Brief report on the Climate Action Strategy seminar now available

Alderman Alison Gowman has kindly written a brief report on the Climate Action Strategy seminar for Livery Companies held on 26 January 2021.

The seminar was held in response to the City of London Corporation’s strategy launched in October 2020. Over 250 people signed up from a range of 50 different Livery Companies. The feedback was very positive that this topic was relevant to Livery Companies and their members. An astonishing 52 people volunteered to take part in working groups to follow up issues and another 23 offered to help with Pollinating London Together. These contacts will be followed up separately. Occasional follow ups with also be sent to those who wanted to be kept in touch.

This email is by way of summary of what took place, for those not able to attend or by way of reminder.

Six principal speakers provided a context for the discussions which was followed by Q and A and then breakout rooms on specific topics. The speakers each tackled a different aspect of this wide ranging topic.

Gordon Masterton, Master Engineer gave a general overview of the issues around Climate Change, emphasising that whatever we plan, we need to understand and recognise the consequential impacts on all aspects of the City as an interdependent complex system. This was followed by Alderman Alison Gowman who spoke about the ambition and policies of the City of London Corporation. The Corporation aims to reduce carbon emissions by 2040 to “net zero”. The upcoming COP26 conference in September in Glasgow will be a major driver of policies and “Green Finance” will be at the heart of the recovery. This is a key plank of the Lord Mayor, Alderman William Russell’s work this year. These ambitions are to be shared by all in the Square Mile.

John Clink, Clerk to the Merchant Taylors, described the challenges and opportunities for companies that operated very old buildings. The route to ‘net zero’ includes negotiating with green electricity providers. Whilst there are heritage considerations, authorities are very sympathetic to green projects; fitting solar panels to an historic roof, for example. A detailed audit of every aspect of energy consumption is essential to reduce energy requirement not only through heating and lighting but especially energy hungry on-site catering. A move away from gas is a vital next step. Very strict waste management is needed to ensure maximum recycling including the waste cooking oil conversion to bio-fuel. There needs to be close collaborative working with power networks and drainage suppliers, recognising that as the City warms and storms get fiercer the challenges will grow.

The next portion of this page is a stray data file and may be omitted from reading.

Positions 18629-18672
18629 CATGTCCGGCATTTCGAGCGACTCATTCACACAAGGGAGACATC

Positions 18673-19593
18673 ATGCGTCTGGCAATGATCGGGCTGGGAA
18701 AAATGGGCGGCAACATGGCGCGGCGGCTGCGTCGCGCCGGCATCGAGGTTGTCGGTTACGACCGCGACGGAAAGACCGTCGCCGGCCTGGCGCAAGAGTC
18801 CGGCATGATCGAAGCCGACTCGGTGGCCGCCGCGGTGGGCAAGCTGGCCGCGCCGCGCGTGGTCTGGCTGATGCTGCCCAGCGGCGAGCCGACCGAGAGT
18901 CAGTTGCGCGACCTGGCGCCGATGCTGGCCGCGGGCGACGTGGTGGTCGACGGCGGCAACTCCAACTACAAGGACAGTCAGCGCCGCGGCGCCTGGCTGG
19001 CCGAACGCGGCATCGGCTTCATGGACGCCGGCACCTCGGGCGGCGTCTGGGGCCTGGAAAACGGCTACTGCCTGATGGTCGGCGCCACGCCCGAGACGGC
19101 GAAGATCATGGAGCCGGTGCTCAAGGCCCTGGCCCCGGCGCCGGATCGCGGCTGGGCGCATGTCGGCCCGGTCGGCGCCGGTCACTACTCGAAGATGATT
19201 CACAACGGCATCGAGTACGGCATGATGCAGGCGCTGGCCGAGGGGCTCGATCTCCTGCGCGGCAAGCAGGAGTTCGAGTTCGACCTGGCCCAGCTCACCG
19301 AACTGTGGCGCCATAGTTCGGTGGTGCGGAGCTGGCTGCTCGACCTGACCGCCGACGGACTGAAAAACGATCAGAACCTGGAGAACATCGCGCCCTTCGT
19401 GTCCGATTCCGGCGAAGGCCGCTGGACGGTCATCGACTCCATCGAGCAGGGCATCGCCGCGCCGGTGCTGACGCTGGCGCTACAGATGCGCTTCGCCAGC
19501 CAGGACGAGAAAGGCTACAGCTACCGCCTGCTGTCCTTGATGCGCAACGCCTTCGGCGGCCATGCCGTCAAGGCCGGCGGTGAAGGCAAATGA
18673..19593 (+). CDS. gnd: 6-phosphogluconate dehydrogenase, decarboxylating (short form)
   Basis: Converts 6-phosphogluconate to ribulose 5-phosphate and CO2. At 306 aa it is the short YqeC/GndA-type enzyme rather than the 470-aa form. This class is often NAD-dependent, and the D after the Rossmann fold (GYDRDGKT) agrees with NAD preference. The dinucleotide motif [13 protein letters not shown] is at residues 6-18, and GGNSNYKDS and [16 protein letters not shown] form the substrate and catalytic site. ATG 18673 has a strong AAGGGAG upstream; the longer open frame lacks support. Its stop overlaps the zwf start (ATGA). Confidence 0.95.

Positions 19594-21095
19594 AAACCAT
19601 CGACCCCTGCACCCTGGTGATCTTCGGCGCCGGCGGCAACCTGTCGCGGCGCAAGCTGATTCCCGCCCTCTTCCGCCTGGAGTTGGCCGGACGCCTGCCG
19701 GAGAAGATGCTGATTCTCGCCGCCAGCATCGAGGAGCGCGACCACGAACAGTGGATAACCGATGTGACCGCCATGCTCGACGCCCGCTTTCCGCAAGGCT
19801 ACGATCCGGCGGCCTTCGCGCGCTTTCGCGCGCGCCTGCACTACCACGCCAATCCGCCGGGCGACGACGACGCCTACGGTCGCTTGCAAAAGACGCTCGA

Alderman Robert Hughes-Penney, Immediate Past Master of the Guild of Investment Managers, spoke about financial implications. Environmental, Social, and Corporate Governance (ESG) measuring the sustainability and societal impact of investment in a company or business help to better determine the future financial performance of companies. All organisations therefore need to have a corporate “dashboard” to measure performance against ESG targets whilst there is however currently no standard taxonomy. It is therefore the responsibility of the investment manager within an organisation to report to its Board on the ESG performance of its investment policies.
Anthony Bickmore, Upper Warden Wax Chandlers spoke about the project, Pollinating London Together which is a collaboration of some of the City of London’s Livery Companies, initiated by the Wax Chandlers. Pollinating London Together is a team of professionals and business leaders, who all share an interest in sustainability and making London a better place for essential pollinators. This showed the current work of some Liveries and how historic trades are responding to climate issues.

Rob Casey, Master Water Conservator, explained the work already carried out by this Livery regarding water issues in the City. A particular collaboration was around the topic of single use plastics and the campaign for a Plastic Free City. Plastic water bottles have a carbon footprint many times greater than tap water. A poll of the attendees asking about the use of plastic water bottles resoundingly showed how successful that campaign had been amongst the audience.
Breakout rooms tackled issues such as transport, biodiversity, energy, property and financial investments.

The follow up to this event will include creating working groups to take forward the issues identified in order to provide help and guidance to Livery Companies. The breadth of the work will depend on the volunteers who have already kindly responded and further ideas and initiatives will be welcome. Indeed simply to garner knowledge of what is happening more widely will be useful for co-ordination. Please get in touch.

Alderman Alison Gowman

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